Throughout history, women have played a vital role in advancing medical knowledge and helping to transform the way we view our health and the impact of disease on the human body.
One of the many areas where women have made a significant impact is in the field of reproductive health. Historically, women have been at the forefront of advocating for improved access to reproductive services, often risking their own lives and facing societal backlash to advocate for reproductive health care for women.
Their contributions have not only improved the lives of women but have also helped to advance the overall understanding of human biology and health. So, in honor of Women’s History Month, we’d like to highlight 5 incredible women who have contributed to the cause of women’s reproductive health and rights.
Metrodora was a physician who lived in Greece during the 3rd century B.C. She was said to be influenced by the Hippocratic Corpus, a collection of about 60 early ancient Greek medical works that were associated with the physician Hippocrates.
Metrodora built on the knowledge in Hippocrates’s work and her own experience to write her 2-volume, 63-chapter book, On the Diseases and Cures of Women, which served as a foundational text for doctors in ancient Greece, Rome and Medieval Europe and played a significant role in medicine’s general development for centuries.
Metrodora is also credited with introducing physicians to gynecological exams and treating sexually transmitted diseases (STDs), which would later become the foundation for modern gynecology.
2. Mary Putnam Jacobi, MD
Dr. Mary Putnam Jacobi (1842-1906) was a physician who debunked some of her era’s most common menstruation myths.
She graduated from the Female Medical College of Pennsylvania in 1964 and was the first woman to study at the New York Academy of Medicine.
Dr. Jacobi advocated for better medical education for women and created the Association for the Advancement of the Medical Education of Women in 1872 to address the inequality in medical education opportunities between men and women.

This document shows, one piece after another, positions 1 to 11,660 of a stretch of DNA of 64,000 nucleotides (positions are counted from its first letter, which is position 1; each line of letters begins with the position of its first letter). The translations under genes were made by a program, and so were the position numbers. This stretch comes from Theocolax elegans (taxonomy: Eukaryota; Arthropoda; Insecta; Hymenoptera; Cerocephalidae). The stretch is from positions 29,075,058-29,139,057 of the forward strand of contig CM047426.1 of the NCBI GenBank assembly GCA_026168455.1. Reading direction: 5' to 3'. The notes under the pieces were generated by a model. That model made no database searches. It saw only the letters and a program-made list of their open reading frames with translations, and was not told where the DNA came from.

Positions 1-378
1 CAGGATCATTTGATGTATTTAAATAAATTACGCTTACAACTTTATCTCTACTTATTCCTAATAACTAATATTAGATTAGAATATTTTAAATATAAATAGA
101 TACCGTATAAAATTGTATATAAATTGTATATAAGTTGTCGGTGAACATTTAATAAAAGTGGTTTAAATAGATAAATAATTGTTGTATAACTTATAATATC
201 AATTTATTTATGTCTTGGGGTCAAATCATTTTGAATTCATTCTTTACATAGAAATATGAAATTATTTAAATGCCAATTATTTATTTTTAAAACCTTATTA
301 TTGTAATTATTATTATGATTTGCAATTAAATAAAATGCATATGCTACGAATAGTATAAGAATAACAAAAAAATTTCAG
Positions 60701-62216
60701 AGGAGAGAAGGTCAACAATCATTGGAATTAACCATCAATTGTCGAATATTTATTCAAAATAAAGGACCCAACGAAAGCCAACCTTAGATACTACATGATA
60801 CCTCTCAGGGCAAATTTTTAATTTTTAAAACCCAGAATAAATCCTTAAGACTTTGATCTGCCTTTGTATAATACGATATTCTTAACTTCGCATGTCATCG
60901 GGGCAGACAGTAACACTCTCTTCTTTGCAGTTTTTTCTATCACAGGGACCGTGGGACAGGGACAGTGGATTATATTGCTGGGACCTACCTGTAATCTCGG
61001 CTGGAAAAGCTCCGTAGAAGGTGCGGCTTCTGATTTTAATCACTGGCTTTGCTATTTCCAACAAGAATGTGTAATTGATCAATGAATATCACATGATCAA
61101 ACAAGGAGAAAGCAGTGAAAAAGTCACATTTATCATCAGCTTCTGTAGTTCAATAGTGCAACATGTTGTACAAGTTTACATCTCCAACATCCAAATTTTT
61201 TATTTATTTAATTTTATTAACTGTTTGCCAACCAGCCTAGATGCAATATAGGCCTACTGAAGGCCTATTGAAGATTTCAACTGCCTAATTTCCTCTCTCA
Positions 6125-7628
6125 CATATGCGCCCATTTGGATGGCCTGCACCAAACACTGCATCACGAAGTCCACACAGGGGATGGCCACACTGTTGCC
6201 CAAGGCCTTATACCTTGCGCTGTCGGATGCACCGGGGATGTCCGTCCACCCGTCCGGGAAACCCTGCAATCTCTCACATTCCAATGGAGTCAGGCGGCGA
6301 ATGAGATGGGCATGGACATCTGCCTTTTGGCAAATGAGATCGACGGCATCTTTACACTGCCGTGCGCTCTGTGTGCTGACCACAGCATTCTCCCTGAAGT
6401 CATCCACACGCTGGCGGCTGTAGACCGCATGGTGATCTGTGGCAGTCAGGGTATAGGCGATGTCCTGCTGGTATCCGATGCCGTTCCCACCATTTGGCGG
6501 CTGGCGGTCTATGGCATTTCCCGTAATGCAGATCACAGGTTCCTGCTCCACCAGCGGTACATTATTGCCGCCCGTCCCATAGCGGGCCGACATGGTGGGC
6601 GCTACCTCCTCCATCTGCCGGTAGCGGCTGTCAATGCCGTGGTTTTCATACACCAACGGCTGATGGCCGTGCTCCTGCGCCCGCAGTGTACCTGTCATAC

One of her most substantial achievements, however, was debunking common myths about menstruation, including the idea that physical activity during menstruation was dangerous. Her paper debunking these myths even earned her Harvard’s coveted Boylston Prize.
3. Sara Josephine Baker
Dr. Sara Josephine Baker (1873-1945) was a pioneer in reducing the infant mortality rate in low-income parts of New York City.
At the beginning of the 20th century, about a third of the city’s infants were dying before the age of 5, many of them in tenement neighborhoods, which were packed with thousands of people within a square mile. A majority of the deaths experienced in those neighborhoods could have been prevented with education and proper inspections from the health department.
Dr. Baker was appointed as the director of the Bureau of Child Hygiene in 1908 to correct these problems. She focused on the poorest neighborhoods, sending nurses, educating mothers on hygiene, and setting up clean milk stations.
Her efforts helped reduce the child mortality rate by a considerable degree, with some estimating that she may have saved as many as 90,000 infants during her 30-year career.
4. Virginia Apgar
source: Human Progress https://www.youtube.com/@HumanProgressOrg
Dr. Virginia Apgar (1909-1974) developed a test in 1953 that bears her name, which assesses a newborn’s initial health and the need for further observation. Because of the Apgar score, doctors and nurses finally had an effective tool to predict whether life-saving interventions were necessary right after delivery.
Before Dr. Apgar developed her checklist to identify potential issues in an infant’s health immediately after birth, many newborns were needlessly dying within their first few hours of life.
Dr. Apgar also went to work for the March of Dimes when she was in her 50s, where her advocacy helped raise awareness of how to prevent congenital disabilities.
5. Mary Beatrice Davidson Kenner
Mary Beatrice Davidson Kenner (1912-2006) was an inventor whose many products are still used today. Her first patented invention, the sanitary belt, was the most famous of her creations.
This belt, which was officially patented in 1957, was an improvement on designs that Kenner began devising as early as the 1920s before she could afford money for the patent. The primary goal was to prevent menstrual blood from causing leakage and stains.
Sadly, Kenner faced opposition to having her sanitary belt marketed and sold at the time because she was Black. However, her invention helped form the foundations for sanitary products today.
Contact All About Women Obstetrics & Gynecology
Thanks to the contributions of all of these women (and many more), the medical community today has a much better understanding of women’s reproductive health.
At All About Women Obstetrics & Gynecology, our experienced OB-GYNs have been helping women in Gainesville and Lake City care for their reproductive and gynecological health for more than 20 years. Our patient-centered practice is focused on combining compassionate care with state-of-the-art medicine to provide patients with the full spectrum of care and treatment options.